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0200 Archaeological Reconnaissances in North-Western India and South-Eastern Īrān : vol.1
Archaeological Reconnaissances in North-Western India and South-Eastern Īrān : vol.1 / Page 200 (Grayscale High Resolution Image)

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doi: 10.20676/00000189
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144   TO RÜDBÂR AND JÎRUFT   [Chap. V, Sec. iii

deep-red burnished ground ( 2, 6, 36, 43, 46, 56, 58) or by their polychrome decoration in black and pink over a buff slip (1, 53, 57, 59) distinctly recall the `late prehistoric' ware. of Balûchistân and Maki-an sites. Of interest are also several pieces of plain pottery showing distinct flat ribbing ( 16) and a relief-decorated fragment (63) . Two fragments of thick earthenware stands, with holes passing through the base, probably served as crucibles for melting precious metals like the complete specimens of such objects found on the top of the Dabarkôt mound.2 The general impression I derived from the varied evidence of these finds was that the accumulation of debris layers at the mound started during late prehistoric times, but that occupation continued into the pre-Muhammadan portion of the historical period. Noteworthy indications in support of this view are afforded by the total absence of stone implements and by the prevalence of burnished pottery over painted or glazed ware.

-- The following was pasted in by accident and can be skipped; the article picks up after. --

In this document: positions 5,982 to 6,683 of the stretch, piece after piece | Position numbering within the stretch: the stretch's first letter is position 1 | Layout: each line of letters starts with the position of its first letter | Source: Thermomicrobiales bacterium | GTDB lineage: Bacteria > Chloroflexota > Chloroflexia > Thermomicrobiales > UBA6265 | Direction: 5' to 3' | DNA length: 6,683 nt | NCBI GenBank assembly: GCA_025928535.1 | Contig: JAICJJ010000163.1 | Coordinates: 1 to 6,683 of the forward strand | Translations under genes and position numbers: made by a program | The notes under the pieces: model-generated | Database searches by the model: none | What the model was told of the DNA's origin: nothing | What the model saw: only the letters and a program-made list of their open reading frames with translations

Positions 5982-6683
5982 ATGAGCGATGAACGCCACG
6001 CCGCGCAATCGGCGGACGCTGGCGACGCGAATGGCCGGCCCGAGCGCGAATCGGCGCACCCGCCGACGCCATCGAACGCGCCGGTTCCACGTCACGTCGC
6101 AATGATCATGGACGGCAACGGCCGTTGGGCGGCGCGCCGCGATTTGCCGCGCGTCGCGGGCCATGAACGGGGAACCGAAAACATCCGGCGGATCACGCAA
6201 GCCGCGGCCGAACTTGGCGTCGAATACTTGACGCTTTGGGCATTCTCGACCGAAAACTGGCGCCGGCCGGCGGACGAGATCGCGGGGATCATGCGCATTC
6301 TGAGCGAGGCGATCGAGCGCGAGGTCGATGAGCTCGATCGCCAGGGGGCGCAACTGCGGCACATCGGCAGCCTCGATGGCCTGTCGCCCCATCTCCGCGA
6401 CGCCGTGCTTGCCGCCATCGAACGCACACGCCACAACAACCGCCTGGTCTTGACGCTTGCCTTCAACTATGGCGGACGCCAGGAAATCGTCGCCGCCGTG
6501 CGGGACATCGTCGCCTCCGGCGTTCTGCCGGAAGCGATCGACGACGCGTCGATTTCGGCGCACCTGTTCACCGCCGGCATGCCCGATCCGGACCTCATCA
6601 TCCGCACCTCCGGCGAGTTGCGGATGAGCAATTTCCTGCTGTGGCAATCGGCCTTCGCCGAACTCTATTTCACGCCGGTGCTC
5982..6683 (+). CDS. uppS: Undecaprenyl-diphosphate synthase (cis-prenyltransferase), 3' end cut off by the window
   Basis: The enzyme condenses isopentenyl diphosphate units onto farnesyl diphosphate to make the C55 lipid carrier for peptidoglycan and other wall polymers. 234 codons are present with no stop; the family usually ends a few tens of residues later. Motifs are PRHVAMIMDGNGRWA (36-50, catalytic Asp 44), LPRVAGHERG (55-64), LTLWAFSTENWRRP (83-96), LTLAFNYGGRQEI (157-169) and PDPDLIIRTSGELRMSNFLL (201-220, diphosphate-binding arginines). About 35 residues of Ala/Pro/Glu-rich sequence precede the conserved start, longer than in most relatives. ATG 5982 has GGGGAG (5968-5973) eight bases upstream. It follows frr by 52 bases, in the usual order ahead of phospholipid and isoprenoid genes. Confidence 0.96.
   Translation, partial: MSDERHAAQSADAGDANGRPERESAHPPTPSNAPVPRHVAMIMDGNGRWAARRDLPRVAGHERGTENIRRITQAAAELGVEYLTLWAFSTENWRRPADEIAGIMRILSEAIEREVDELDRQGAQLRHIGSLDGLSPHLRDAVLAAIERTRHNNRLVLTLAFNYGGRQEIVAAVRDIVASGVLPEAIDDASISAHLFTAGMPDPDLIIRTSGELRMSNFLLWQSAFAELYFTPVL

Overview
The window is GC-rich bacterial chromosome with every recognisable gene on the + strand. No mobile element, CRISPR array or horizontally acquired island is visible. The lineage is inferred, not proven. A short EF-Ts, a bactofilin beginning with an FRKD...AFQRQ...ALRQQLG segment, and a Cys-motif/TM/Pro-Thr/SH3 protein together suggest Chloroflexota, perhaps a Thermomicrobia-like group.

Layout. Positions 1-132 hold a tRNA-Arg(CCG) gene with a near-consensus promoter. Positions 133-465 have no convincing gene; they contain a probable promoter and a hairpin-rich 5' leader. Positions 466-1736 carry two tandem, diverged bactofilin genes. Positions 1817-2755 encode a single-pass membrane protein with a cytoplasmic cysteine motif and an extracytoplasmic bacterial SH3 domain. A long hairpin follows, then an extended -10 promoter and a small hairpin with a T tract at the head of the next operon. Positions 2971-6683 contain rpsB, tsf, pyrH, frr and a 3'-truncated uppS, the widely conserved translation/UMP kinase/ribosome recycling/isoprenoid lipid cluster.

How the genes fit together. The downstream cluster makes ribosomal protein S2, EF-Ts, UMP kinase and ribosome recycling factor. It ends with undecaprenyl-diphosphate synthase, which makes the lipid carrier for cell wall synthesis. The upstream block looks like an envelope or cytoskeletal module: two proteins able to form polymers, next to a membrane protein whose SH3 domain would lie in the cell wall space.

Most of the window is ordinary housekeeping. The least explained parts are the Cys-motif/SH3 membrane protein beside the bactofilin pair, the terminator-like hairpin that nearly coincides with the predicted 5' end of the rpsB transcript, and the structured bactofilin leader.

The Tump-i-Kharg ( Fig. 48) , to which we moved camp on the morning of April 9th, is certainly by far the largest of all mounds in the Rûdbâr District. It rises close to the left bank of the Halil Rûd to a height of fully 30 feet above the canal, which passes at its foot on the west. The mound proper, as the sketch plan ( Plan 14) shows, measures some 470 yards from north to south and about 400 yards across where widest. But the debris-strewn area is much larger, extending approximately for 1,100 yards from north to south and some 800 yards across. On the north-west and close to the river-bed the main mound is adjoined by a small fort (Fig. 49) known as Qal`a-i-khwâhar. Its walls built with rough stones, set in mud below and on the top in hard plaster, still stand to a height of 13 to 15 feet and form an irregular heptagon of which the longest faces, on the east and west, measure 60 and 64 yards, respectively. Small bastions, eleven in all, project at the corners and at irregular intervals along the curtains. A gate is clearly recognizable in the middle of the east face, and another is probably marked by a gap in the west curtain. The walls serve as a kind of revetment for what obviously was a portion of the main mound separated from the rest by a wide cutting made to serve as a ditch. This makes it appear very probable that the construction of the fort belongs to a period when the debris accumulations constituting the mound had already risen to a considerable height. The interior of the fort is flush with the present top of the walls, and shows the same pottery debris as covers the main mound.

The mound and the ground around bears on its surface abundance of broken pottery, both plain and glazed, and plentiful fragments of burnt bricks. In view of the latter, the complete disappearance of structural remains from the surface is very striking. Numerous ravines descend from the top of the mound and

2 See N. Balichistân Tour, p. 60.